Clinical characteristics in early childhood associated with a nevus-prone phenotype in adults from tropical Australia: two decades of follow-up of the Townsville preschool cohort study

Barsoum, Ramez, and Harrison, Simone L. (2020) Clinical characteristics in early childhood associated with a nevus-prone phenotype in adults from tropical Australia: two decades of follow-up of the Townsville preschool cohort study. International Journal of Environmental Research and Public Health, 17 (22). 8680.

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Abstract

Having numerous melanocytic nevi increases melanoma risk. Few studies have enumerated nevi in children and re-examined them as adults. We aimed to determine if childhood nevus-counts predict nevus-prone adults, and further explore the relevance of host-factors and sun-exposure. Fifty-one Caucasian residents of Townsville (19.16° S, Queensland, Australia) had full-body nevus-counts aged 1–6 and 21–31 years-old. Sun-exposure was determined from questionnaires. Children in the upper-quartile of nevus-counts acquired nevi more rapidly than those in the bottom-quartile (13.3 versus 4.7 nevi/year; p < 0.0005). Children sunburnt before 7 years-old acquired more incident nevi by adulthood (238 versus 126, p = 0.003) particularly if sunburn was severe (321 versus 157.5, p = 0.003) or erythema occurred annually (380 versus 132, p = 0.008). Fair-skinned, freckled children with some nevi ≥ 3 mm, solar lentigines, or a family history of melanoma acquired more incident nevi than children without these attributes. Nevus-prone adults exhibit distinguishing features earlier in life (<7 years-old in Queensland) than has been shown previously. In addition to intervening with sun-protection counselling early enough to reduce risk, being able to reliably triage children into high- and low melanoma-risk groups may inform more efficacious and cost-effective targeted-screening in melanoma-prone populations. Further longitudinal research is needed to confirm that these attributes can reliably separate risk-groups.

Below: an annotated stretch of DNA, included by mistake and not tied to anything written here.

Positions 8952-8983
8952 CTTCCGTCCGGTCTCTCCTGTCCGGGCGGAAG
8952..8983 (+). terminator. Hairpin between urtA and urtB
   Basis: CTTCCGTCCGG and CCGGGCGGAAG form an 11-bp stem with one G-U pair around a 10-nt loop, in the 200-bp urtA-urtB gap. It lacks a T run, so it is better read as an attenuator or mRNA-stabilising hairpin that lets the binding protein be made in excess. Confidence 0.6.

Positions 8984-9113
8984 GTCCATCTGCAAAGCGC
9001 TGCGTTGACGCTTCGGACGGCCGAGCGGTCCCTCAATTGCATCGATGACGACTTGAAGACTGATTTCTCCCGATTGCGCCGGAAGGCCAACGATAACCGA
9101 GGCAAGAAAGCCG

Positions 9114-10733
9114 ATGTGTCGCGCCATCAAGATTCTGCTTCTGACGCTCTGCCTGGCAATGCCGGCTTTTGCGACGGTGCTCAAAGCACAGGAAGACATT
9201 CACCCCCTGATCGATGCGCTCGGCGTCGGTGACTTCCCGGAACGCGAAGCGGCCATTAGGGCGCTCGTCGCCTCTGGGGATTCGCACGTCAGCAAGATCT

Item ID: 66643
Item Type: Article (Research - C1)
ISSN: 1660-4601
Keywords: Childhood, Cohort, Longitudinal, Melanocytic nevi, Melanoma, Prevention, Screening, Sun-protection, Sunlight, Ultraviolet radiation
Copyright Information: © 2020 by the authors. Licensee MDPI, Basel, Switzerland. This article is an open access article distributed under the terms and conditions of the Creative Commons Attribution (CC BY) license (http://creativecommons.org/licenses/by/4.0/)
Funders: V.W. Parkes Bequest to James Cook University, The Rotary Club of Thuringowa, Queensland
Date Deposited: 10 May 2021 01:05
FoR Codes: 42 HEALTH SCIENCES > 4202 Epidemiology > 420299 Epidemiology not elsewhere classified @ 100%
SEO Codes: 20 HEALTH > 2004 Public health (excl. specific population health) > 200499 Public health (excl. specific population health) not elsewhere classified @ 100%
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